Dispatch from the Dump #1
Welcome to the Mass. Dump Dispatch — a newsletter about public records access in Massachusetts.
I request a lot of public records, mostly from police departments and prosecutors’ offices — and a big focus of this newsletter will be the nitty-gritty of that process. I’ll be telling you what records I’m requesting and why, and I’ll be documenting what I do to ensure I get those records. That might sound a little dry, but it’s actually a crucial issue that deserves some attention. For years, Massachusetts has been criticized for having one of the weakest public records laws in the country. An update was signed into law in 2016 and made some small improvements, but accessing records remains a frustrating experience. Local governments and state agencies regularly refuse to provide records in the timeframe established by the 2016 law (even though it actually gives them more time than the old law), provide vague explanations for why they won’t release records, and attempt to charge unlawful fees.
In a 2020 CommonWealth article that criticized the updated law, Colman M. Herman pointed out that “the volume of public records appeals filed with the supervisor of public records has gone up dramatically. In 2016, the last year that the old Public Records Law was in effect, 1,232 appeals were filed. By 2019, under the new law, that number had astonishingly doubled to 2,494.” One of the biggest problems, as Herman noted, is that many agencies — like the State Police, Boston Police, and the Department of Transportation — act as though they are above the law and simply ignore many of the requests they receive. Since Herman’s article, the annual number of appeals has only increased: There were 2,577 in 2020, and 3,351 in 2021.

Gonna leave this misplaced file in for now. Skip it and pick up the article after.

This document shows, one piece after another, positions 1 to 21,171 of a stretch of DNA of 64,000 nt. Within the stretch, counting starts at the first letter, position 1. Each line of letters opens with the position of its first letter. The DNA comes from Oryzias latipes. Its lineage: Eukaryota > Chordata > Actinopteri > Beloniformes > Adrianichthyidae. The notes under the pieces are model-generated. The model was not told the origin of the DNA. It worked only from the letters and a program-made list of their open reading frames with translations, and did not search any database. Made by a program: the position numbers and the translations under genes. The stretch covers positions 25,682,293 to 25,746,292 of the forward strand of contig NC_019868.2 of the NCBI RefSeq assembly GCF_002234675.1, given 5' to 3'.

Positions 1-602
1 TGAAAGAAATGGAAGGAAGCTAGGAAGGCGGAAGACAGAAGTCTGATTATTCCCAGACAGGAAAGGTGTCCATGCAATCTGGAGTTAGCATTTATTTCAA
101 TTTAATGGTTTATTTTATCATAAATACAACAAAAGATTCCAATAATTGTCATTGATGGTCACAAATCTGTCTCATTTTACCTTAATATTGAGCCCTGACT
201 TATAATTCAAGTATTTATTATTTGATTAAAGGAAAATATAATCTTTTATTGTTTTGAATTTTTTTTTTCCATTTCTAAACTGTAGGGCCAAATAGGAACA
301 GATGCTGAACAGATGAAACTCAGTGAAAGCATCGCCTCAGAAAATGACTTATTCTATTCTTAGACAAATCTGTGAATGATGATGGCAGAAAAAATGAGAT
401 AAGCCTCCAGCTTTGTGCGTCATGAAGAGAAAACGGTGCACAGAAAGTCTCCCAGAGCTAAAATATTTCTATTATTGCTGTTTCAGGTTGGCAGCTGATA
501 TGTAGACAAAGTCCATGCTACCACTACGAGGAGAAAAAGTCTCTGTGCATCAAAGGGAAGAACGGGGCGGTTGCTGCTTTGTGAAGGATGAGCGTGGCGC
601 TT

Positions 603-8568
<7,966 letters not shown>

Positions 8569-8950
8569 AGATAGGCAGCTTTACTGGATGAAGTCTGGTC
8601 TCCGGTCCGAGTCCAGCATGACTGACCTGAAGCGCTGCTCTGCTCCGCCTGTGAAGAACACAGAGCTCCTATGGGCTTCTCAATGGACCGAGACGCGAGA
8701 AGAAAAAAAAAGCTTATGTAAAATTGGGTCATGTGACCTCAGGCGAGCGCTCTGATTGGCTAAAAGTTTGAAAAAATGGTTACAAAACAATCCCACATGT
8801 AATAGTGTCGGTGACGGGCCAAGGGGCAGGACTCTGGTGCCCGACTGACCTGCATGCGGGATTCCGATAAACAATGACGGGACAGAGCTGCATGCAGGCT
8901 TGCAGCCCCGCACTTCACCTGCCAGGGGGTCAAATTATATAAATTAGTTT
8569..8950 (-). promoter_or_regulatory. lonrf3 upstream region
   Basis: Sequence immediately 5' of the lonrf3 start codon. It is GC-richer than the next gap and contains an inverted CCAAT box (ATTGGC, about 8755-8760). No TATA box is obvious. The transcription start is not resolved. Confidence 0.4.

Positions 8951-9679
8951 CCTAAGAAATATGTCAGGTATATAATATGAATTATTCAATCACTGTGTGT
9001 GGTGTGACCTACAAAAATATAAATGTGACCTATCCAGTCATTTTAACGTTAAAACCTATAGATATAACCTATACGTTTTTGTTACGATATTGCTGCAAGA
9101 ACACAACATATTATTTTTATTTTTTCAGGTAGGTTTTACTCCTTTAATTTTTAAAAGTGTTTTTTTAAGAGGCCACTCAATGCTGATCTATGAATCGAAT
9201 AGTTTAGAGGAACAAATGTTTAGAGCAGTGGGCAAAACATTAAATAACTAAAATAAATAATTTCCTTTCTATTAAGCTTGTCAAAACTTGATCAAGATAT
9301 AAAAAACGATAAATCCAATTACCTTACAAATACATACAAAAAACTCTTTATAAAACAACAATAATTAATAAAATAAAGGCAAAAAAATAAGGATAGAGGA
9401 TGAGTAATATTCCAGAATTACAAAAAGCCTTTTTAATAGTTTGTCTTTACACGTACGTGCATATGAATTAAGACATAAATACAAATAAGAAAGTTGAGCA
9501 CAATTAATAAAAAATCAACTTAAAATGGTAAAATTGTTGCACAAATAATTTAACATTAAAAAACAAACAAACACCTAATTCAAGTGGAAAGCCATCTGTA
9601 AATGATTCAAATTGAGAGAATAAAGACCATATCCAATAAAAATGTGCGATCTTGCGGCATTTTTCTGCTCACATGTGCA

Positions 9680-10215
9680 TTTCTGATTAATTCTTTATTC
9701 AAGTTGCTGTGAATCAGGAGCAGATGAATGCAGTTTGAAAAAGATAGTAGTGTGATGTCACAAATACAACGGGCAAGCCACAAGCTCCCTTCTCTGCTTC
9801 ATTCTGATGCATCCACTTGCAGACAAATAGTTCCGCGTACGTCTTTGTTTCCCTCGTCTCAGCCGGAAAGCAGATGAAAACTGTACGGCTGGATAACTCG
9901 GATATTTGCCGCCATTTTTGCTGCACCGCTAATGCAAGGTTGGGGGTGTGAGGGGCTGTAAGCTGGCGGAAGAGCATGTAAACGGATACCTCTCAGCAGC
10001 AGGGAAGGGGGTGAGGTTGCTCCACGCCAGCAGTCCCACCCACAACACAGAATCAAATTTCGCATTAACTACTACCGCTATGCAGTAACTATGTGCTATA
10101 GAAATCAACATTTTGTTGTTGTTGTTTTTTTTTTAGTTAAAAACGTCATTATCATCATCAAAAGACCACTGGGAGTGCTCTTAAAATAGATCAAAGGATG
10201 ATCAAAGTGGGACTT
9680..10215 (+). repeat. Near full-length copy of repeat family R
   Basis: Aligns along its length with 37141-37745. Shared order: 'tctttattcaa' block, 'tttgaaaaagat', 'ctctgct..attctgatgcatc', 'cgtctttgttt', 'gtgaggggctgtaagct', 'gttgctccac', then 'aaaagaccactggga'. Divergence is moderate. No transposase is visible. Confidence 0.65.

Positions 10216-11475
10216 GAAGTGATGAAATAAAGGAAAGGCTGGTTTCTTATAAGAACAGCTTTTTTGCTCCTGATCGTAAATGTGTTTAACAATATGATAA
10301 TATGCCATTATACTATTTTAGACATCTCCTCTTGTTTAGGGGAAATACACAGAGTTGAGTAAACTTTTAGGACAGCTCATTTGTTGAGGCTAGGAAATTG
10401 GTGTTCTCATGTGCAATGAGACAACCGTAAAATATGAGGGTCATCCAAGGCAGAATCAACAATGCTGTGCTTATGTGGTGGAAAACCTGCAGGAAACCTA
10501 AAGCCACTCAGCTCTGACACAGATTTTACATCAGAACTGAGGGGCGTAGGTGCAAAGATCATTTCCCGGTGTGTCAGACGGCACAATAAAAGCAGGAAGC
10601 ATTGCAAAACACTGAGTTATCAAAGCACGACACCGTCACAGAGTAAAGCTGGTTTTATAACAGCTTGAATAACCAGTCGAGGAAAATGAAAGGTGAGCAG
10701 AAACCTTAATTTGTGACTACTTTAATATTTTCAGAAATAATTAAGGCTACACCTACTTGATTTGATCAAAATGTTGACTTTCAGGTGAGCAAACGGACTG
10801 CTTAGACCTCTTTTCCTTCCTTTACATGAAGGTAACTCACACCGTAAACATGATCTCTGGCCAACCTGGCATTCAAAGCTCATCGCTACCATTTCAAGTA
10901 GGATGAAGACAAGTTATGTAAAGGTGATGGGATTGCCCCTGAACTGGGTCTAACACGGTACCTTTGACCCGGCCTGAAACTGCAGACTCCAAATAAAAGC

The refusal of state and local governments to comply with the public records law is a story in and of itself — and I hope that by writing about the process of requesting records, I can shine some light on this issue.
Right now, I’m working on two public records projects, some other miscellaneous requests, and one non-public records project. If you’re interested in seeing how they turn out, please subscribe to my newsletter or follow me on Twitter. If you have any suggestions for records requests, please email me here or leave a comment under one of my posts on Substack; I won’t necessarily be able to get to it right away, but I will try to follow up on things that my readers are interested in.
My current primary project is to obtain so-called Brady lists from all prosecutors’ offices in the state. These are lists of police officers with credibility problems that might need to be disclosed to a criminal defendant if the officer is involved in a criminal case. The name comes from the 1963 Supreme Court case Brady v. Maryland, which held that prosecutors have a duty to disclose potentially exculpatory information to criminal defendants.
You might remember that back in 2020 — after Minneapolis police officer Derek Chauvin murdered George Floyd and brought national attention to police violence — there was a flurry of reporting about Brady lists. Here in Massachusetts, WBUR and other local news organizations obtained and published several Brady lists.